The drummer of Pantera [Vinnie Paul] died recently, and Pantera is one of my favorite bands of all time. It hit me really hard, even though he wasn’t necessarily the member I connected with the most. I posted on Instagram that it’s kind of hard to describe how significant it feels to watch your heroes die. With me being almost 40, that’s happening more and more. So when things that I’ve been a part of creating reach these milestones, it really resonates with me because I realize now more than ever that we are to some people what my favorite artists were to me. I also appreciate and respect fans who still show love and come out to shows and still support our band.
FELDMANN: I DJ Emo Nite, which is sort of become an event in Los Angeles, it always sells out. It's typically a bunch of artists from the scene back in the early 2000s playing their favorite music from that era, and "Until The Day I Die” always gets one of the biggest responses. So it is interesting watching it from a real fan point, standing on stage playing My Chemical Romance and The Used and The Starting Line, and when Story of the Year comes out, it's this visceral response that is pretty interesting. We knew that we had something really special at the time, but the record they did after me didn't really connect. Sometimes it's hard to judge what's gonna happen with an artist when the first album is so big, and then they never really recapture that.
These bands existed, but there were never these big anthemic chorus, melodic, sing-along moments in the hardcore music prior to The Used. So when I was producing The Used and Story of the Year, and then hearing My Chemical Romance, this whole thing happened and I was just in the middle of it. It was really exciting to watch Story of the Year. I remember the  cover of Alternative Press and they were headlining Warped Tour really quickly. They were called Big Blue Monkey and it was like, probably within a year of changing the band name, getting signed and putting this record out, it all just exploded for them.
There isn't really that big of a stretch between Page Avenue from Story of the Year and what Post Malone is doing. All these artists, there's hints of their influences when you listen to Nothing, Nowhere or Lil Peep. They have these very emo-centric moments that still exist in modern music. When I heard "SAD!" by XXXTentacion, I really still feel the influence of that movement of My Chemical Romance and The Used, so it doesn't really feel like we've done a complete 180. I think we made a timeless record with Page Avenue, and I’m really grateful to have been part of it.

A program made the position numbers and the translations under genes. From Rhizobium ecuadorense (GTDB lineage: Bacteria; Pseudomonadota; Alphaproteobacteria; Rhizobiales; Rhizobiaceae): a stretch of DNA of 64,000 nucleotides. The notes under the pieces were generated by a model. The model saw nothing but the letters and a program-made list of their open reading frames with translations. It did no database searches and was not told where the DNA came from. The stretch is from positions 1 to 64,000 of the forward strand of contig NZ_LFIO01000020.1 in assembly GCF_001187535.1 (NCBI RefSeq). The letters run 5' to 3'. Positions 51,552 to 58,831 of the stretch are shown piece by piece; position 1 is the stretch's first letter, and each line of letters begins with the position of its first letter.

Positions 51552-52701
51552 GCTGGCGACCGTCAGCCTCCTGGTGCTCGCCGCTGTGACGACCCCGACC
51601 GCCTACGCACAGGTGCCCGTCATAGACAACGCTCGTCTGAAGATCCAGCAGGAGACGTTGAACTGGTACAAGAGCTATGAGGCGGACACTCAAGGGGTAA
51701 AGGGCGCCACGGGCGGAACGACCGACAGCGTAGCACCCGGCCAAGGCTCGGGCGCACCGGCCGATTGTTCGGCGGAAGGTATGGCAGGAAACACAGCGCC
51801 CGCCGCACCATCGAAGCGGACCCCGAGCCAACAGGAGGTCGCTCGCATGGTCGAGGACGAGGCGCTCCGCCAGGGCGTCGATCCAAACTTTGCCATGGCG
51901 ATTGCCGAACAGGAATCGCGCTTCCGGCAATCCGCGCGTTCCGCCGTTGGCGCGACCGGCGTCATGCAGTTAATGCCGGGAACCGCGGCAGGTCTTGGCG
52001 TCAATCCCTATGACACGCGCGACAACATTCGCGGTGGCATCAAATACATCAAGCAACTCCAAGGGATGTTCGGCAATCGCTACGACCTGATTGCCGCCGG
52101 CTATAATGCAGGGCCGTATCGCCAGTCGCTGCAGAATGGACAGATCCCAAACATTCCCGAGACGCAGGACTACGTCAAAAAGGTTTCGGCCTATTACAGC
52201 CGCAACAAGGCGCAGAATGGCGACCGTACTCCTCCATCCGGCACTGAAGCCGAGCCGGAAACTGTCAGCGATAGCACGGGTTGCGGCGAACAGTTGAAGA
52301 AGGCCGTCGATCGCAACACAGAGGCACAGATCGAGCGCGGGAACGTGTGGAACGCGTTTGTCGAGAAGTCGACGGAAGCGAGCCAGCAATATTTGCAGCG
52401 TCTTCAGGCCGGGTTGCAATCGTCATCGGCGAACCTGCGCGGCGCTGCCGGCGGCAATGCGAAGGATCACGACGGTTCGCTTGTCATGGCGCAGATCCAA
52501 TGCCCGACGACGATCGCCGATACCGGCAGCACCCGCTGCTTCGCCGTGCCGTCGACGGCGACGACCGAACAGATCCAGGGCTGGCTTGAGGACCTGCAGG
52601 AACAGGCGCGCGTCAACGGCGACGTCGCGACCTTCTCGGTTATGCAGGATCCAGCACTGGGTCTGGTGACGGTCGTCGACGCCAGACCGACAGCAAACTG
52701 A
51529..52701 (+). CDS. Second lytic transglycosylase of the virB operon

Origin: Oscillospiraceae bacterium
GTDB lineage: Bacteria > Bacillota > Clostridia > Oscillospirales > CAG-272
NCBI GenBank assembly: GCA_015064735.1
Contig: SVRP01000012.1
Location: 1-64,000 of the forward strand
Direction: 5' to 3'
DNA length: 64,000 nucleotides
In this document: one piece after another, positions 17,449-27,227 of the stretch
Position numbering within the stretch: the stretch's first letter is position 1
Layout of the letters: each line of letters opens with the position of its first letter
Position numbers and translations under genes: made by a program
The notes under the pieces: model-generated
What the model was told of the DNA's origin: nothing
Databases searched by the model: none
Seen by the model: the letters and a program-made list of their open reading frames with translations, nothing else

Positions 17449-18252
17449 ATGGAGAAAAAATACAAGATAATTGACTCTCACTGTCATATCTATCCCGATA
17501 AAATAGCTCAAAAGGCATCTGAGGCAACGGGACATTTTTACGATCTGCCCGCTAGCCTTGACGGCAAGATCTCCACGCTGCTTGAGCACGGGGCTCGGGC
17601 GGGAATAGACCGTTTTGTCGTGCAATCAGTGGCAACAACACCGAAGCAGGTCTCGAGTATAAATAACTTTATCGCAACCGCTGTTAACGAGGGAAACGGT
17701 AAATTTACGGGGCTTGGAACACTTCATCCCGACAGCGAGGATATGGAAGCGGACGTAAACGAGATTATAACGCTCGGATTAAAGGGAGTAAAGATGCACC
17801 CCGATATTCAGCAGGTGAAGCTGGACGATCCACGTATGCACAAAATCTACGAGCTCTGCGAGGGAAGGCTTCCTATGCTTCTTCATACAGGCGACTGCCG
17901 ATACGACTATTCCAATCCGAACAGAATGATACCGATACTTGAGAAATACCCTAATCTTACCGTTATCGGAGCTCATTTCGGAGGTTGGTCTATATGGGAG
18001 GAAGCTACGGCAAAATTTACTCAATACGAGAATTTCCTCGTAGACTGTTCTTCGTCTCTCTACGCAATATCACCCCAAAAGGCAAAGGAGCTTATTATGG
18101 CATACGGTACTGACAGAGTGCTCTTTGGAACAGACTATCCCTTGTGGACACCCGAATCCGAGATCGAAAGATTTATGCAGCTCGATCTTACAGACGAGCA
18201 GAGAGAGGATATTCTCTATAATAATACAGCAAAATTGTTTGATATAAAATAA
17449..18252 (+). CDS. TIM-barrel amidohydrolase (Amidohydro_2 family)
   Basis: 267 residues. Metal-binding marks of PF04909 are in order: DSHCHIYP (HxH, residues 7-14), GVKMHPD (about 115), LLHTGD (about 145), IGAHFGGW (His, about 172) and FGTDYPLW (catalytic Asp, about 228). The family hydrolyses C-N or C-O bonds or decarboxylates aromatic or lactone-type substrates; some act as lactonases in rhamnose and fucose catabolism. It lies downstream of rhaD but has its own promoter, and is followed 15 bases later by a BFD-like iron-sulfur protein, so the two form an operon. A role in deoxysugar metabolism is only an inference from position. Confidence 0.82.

Take me back to that time, were you nervous about coming into the music industry? Or were you young and bright-eyed?
RUSSELL: It was a little bit of both. I especially was gung-ho on every level and ready to become the biggest band in the world, because I was so pumped about the music that we were making. I joined the band when it was morphing into what would become Story of the Year, as I was a big fan of the local band that included Dan [Marsala] and Ryan [Philips] and was friends with them. When we joined forces, we had no fear whatsoever. But ironically we were also afraid of success on a credibility leve,l since we were such hardcore punk kids. We were worried about the “hardcore police”! [Laughs.] Although we’d been playing music for what felt like forever at that point, to the world we were brand new. So coming out with a big radio-pushed single [“Until the Day I Die”] for our first album was not only scary, but we actually fought it.
We wanted to wait and tour for a year before pushing a single, because everything we grew up on in the ‘90s was all about development and labels used to invest in that. I remember when the Red Hot Chili Peppers released Blood Sugar Sex Magik and “Under the Bridge” became this worldwide hit. When I went and looked back [at their music] I was like, “Oh wow, this band’s been around forever.” And that opened my eyes to the idea of band progression. So we were really afraid of becoming this sellout band with a big single and lose our credibility, but the label was adamant about releasing it, and it was obviously the right thing to do. We made sure to get out and tour, like, immediately, in order to prove ourselves as a live band and to elevate the song’s presence, rather than let it pass through this window of opportunity like a lot of radio bands do.